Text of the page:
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Why Skylab Failed On Its Launch  
User currently offlineThrust From United States of America, joined Sep 2003, 2688 posts, RR: 10
Posted (2 years 11 months 2 weeks 5 days 19 hours ago) and read 5634 times:

I'm basically trying to figure out whether the Skylab 1 disaster was caused by the design of Skylab itself, or if the Saturn V was just an extremely bad choice for launching it. Someone I was discussing with claimed the G forces of a Saturn V launch were too extreme for it to handle.


Fly one thing; Fly it well
11 replies: All unread, jump to last
 
User currently offlinenomadd22 From United States of America, joined Feb 2008, 1846 posts, RR: 0
Reply 1, posted (2 years 11 months 2 weeks 5 days 19 hours ago) and read 5623 times:

The meteoroid shield deployed while the launcher was still thrusting and ripped one of the solar arrays loose and blocked the other from deploying. I never was clear if it was a failed latch or a command that caused the deployment.
I'd call it a malfunction. If it was a disaster there wouldn't have been three successful Manned missions. NASA tends to be at it's best when it has potential disaster to fix.



Andy Goetsch
User currently offlinerwessel From United States of America, joined Jan 2007, 2338 posts, RR: 2
Reply 2, posted (2 years 11 months 2 weeks 5 days 15 hours ago) and read 5526 times:
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Quoting Thrust (Thread starter):
I'm basically trying to figure out whether the Skylab 1 disaster was caused by the design of Skylab itself, or if the Saturn V was just an extremely bad choice for launching it.

And just what, pray tell, would NASA have used to launch a 170,000lb space station if not the S-V? (Given that the "wet" S-IVB/lab concept had been abandoned at that point).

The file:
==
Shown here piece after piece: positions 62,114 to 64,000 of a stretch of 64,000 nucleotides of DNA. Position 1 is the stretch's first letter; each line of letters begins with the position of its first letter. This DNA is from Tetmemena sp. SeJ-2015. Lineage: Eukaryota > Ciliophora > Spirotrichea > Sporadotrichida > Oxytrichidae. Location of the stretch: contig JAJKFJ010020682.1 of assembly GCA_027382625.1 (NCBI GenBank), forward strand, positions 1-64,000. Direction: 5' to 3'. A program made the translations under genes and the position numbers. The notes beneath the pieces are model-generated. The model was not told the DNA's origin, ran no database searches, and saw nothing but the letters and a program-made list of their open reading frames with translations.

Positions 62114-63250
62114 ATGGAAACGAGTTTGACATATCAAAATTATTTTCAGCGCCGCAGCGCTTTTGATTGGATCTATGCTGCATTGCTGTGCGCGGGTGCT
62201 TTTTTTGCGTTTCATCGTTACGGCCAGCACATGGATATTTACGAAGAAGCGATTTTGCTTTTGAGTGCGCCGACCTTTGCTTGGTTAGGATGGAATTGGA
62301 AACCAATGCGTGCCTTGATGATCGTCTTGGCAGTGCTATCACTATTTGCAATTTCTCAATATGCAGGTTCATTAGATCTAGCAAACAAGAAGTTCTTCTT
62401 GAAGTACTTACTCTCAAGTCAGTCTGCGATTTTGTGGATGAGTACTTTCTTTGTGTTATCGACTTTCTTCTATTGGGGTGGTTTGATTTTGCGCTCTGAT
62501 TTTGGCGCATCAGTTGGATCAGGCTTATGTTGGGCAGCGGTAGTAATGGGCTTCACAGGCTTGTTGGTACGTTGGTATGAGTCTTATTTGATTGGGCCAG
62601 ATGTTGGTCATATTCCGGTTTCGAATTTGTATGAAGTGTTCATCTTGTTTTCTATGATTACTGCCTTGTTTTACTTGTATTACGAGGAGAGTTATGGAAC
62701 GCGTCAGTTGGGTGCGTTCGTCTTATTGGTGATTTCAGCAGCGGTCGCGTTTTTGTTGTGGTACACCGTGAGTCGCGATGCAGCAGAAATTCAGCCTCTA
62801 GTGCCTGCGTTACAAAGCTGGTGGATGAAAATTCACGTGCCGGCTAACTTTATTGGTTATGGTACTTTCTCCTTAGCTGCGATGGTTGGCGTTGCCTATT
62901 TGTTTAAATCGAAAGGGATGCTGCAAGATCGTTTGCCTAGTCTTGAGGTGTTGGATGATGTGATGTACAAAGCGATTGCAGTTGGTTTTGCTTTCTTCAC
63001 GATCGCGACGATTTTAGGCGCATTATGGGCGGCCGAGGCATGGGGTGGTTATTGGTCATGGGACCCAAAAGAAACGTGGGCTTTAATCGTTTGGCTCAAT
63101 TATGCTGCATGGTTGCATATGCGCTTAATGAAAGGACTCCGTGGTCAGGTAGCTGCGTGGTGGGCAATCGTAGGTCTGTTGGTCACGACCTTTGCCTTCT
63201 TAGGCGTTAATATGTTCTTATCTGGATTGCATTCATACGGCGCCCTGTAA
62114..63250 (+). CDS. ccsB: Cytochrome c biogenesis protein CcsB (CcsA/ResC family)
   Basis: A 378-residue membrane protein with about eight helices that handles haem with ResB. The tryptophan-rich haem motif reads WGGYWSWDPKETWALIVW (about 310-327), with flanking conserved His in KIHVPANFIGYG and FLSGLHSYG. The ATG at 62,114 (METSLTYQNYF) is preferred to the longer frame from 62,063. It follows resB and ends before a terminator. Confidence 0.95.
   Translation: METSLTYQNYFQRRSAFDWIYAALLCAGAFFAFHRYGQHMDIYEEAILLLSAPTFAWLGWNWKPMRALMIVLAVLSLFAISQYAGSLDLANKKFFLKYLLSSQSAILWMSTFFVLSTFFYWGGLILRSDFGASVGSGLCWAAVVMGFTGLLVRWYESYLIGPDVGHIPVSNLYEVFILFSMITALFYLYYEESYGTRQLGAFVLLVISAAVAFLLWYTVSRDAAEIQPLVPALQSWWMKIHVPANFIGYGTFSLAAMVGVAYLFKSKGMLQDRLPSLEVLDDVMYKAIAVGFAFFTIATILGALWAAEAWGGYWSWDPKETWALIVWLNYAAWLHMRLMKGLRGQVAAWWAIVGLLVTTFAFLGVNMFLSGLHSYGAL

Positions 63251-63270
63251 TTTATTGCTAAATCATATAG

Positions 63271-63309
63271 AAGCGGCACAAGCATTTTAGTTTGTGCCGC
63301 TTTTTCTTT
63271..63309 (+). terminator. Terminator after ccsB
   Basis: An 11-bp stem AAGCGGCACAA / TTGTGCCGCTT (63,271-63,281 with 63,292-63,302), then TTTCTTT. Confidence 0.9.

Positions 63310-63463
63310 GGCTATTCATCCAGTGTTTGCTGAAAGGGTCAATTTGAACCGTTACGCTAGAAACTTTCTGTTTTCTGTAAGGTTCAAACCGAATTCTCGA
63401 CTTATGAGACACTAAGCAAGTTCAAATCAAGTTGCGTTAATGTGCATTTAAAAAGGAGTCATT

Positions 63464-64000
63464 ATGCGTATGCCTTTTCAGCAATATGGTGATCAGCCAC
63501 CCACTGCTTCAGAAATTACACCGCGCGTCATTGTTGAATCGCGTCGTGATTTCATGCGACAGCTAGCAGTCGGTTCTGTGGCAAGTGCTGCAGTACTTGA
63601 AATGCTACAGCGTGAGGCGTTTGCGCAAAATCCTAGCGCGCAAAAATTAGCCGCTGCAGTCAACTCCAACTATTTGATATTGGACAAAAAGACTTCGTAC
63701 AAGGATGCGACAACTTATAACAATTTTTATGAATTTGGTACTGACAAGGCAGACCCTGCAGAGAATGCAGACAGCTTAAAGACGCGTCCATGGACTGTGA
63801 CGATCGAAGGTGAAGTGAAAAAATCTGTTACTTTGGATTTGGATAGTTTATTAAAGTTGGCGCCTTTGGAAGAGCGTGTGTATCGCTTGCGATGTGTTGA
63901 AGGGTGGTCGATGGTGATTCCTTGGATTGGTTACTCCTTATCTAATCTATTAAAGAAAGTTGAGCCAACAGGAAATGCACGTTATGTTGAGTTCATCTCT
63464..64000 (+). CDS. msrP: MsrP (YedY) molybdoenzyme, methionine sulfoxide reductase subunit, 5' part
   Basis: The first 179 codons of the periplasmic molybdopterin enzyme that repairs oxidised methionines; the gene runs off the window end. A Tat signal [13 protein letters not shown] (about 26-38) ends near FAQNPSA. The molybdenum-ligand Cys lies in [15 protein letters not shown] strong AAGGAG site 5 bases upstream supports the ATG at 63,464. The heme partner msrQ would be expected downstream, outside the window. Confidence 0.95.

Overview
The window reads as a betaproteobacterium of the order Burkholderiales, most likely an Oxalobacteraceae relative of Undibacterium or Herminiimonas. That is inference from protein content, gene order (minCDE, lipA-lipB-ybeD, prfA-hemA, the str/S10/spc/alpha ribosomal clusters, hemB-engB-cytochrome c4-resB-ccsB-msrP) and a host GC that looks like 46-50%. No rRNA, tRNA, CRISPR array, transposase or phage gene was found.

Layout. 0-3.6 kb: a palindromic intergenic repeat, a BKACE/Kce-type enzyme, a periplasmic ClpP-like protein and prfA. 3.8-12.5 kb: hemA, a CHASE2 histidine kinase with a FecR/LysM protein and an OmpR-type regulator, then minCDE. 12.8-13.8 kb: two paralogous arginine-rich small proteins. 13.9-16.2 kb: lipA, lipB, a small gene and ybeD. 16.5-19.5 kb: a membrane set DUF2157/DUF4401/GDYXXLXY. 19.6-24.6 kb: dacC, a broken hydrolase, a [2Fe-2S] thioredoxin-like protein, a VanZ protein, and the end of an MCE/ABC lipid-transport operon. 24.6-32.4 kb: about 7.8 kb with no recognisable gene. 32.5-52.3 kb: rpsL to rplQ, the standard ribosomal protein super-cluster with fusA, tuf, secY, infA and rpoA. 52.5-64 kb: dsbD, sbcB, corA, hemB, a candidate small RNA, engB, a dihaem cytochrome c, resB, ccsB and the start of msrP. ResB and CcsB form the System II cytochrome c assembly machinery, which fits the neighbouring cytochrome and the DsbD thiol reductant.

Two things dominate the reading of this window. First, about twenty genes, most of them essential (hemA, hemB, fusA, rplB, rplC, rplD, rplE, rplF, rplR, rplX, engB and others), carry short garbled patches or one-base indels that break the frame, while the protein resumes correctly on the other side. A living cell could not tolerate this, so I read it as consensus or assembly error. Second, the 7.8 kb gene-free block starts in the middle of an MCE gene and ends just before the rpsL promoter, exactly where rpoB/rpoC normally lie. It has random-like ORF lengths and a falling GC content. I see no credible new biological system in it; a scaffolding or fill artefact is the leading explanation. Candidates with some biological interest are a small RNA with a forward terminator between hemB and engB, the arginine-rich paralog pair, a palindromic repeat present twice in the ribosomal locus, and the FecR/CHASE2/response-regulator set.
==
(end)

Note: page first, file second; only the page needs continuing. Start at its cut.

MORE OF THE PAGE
And honestly, just how stupid do you think the guys at NASA are? Sure they can screw up like everyone else, but how can even imagine that they didn't consider the launch stresses? That's utterly fundamental. Do you think they built it, and said, "hmmm... lets put it on an S-V and see what happens!" Seriously?

That being said, it's never been clear why the micrometeoroid shield deployed a minute into the flight. Best guesses are a faulty latch allowing the cover to come off in flight, or a spurious signal from the control system causing the latches to release.


User currently offlinemffoda From United States of America, joined Apr 2010, 1071 posts, RR: 0
Reply 3, posted (2 years 11 months 2 weeks 5 days 14 hours ago) and read 5484 times:

Quoting rwessel (Reply 2):
And just what, pray tell, would NASA have used to launch a 170,000lb space station if not the S-V?

I agree rwessel... But don't you think you're being a little hard on the beaver?
 



harder than woodpecker lips...
User currently offlineThrust From United States of America, joined Sep 2003, 2688 posts, RR: 10
Reply 4, posted (2 years 11 months 2 weeks 4 days 18 hours ago) and read 5220 times:

Quoting rwessel (Reply 2):

Forgive me if I miscommunicated that I actually believed the Saturn V was a bad choice. I think the Saturn V was a perfect choice. Somebody on youtube was trying to convince me otherwise, so I came on here hoping that the "voice of reason" would explain that away, because while I was fairly certain I could explain it away, I needed a second opinion. No, I don't think NASA was that incompetent, and no, I don't think NASA just bet tons of money on a gamble.



Fly one thing; Fly it well
User currently offlinerwessel From United States of America, joined Jan 2007, 2338 posts, RR: 2
Reply 5, posted (2 years 11 months 2 weeks 4 days 16 hours ago) and read 5162 times:
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Quoting Thrust (Reply 4):
Forgive me if I miscommunicated that I actually believed the Saturn V was a bad choice. I think the Saturn V was a perfect choice. Somebody on youtube was trying to convince me otherwise, so I came on here hoping that the "voice of reason" would explain that away, because while I was fairly certain I could explain it away, I needed a second opinion. No, I don't think NASA was that incompetent, and no, I don't think NASA just bet tons of money on a gamble.

My apologies, I appear to have read more into your post than was intended.

Skylab was a modified S-IVB, which had obviously flown a number of times as part of the S-V stack. The original plan was to launch it on an S-IC, and actually have it an active stage – hence the metal mesh floors to avoid blocking the flow of fuel inside the “fuel tanks”. In the end it lost its J-2 and associated gear, and was flown dry instead.